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The instructions for adding a public key to the authorized_keys file are a bit reckless, as they will wipe out any others that exist. Although not universal (not included with Mac OS X, for example) the ssh-copy-id command is much preferable. At its most basic:

  ssh-copy-id example.com
Or, to specify a specific key & remote user:

  ssh-copy-id -i ~/.ssh/id_rsa.pub bob@example.com
This will properly append the key, with the bonus of securing the permissions of the remote user's home, ~/.ssh, and ~/.ssh/authorized_keys.


ssh bob@example.com 'cat >> .ssh/authorized-keys' < ~/.ssh/id_rsa.pub

This is not an idempotent operation, and I would not recommend this for anything besides a one-off event.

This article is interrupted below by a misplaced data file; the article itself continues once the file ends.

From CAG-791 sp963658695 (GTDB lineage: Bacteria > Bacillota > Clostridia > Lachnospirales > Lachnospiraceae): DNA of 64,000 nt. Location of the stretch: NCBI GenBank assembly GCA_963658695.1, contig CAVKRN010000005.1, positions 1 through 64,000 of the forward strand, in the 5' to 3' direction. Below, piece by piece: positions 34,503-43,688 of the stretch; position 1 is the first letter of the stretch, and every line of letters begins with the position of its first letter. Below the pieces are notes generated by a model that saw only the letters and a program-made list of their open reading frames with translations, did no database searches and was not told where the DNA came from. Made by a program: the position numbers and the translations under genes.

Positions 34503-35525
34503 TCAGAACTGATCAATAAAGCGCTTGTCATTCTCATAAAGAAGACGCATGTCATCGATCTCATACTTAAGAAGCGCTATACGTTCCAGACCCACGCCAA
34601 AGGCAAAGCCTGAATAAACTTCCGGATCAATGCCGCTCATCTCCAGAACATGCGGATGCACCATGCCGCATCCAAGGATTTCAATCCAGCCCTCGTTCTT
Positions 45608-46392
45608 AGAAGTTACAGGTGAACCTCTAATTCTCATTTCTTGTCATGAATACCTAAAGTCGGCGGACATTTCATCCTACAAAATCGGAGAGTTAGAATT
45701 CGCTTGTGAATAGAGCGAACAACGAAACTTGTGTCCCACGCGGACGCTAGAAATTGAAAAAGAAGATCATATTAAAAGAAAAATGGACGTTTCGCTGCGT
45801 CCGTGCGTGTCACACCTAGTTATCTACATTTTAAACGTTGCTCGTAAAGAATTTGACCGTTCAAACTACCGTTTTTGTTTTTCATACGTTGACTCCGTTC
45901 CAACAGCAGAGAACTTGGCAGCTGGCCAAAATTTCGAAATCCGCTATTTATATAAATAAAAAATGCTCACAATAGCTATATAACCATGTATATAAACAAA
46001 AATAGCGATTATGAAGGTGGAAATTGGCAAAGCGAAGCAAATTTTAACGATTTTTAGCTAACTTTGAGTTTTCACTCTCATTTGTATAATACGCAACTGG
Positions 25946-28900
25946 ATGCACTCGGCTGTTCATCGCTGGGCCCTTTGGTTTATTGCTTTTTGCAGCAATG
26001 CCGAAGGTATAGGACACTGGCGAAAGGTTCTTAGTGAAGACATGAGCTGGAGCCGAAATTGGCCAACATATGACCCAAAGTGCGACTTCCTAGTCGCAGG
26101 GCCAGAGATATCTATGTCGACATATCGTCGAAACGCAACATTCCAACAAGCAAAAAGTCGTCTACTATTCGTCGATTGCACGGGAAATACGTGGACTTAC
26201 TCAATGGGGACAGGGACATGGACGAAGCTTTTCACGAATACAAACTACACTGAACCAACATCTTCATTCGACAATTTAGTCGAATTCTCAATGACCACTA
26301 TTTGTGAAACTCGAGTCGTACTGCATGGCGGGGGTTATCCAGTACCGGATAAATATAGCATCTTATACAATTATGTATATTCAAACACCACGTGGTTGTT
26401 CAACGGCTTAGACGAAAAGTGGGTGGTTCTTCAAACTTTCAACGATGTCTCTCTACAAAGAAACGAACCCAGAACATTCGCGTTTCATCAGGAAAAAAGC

Interesting, I hadn't thought about it since, for my usage, setting up keys is pretty much always a one-off event (and pretty rare on top of that). What are the consequences of dropping your key into authorized_keys files multiple times? Tried it out on a Debian box, and didn't see any issues other than the obvious clutter.

"looks bad" :-)

But it's a bad habit to get into. Or better yet, it's better to think in idempotent operations when doing systems work.

Fair point, I'll update my instructions with a warning, and a version of your commands that works for OS X as well (OS X lacks ssh-copy-id). The instructions are intended for new server builds (hence installing Git etc.).

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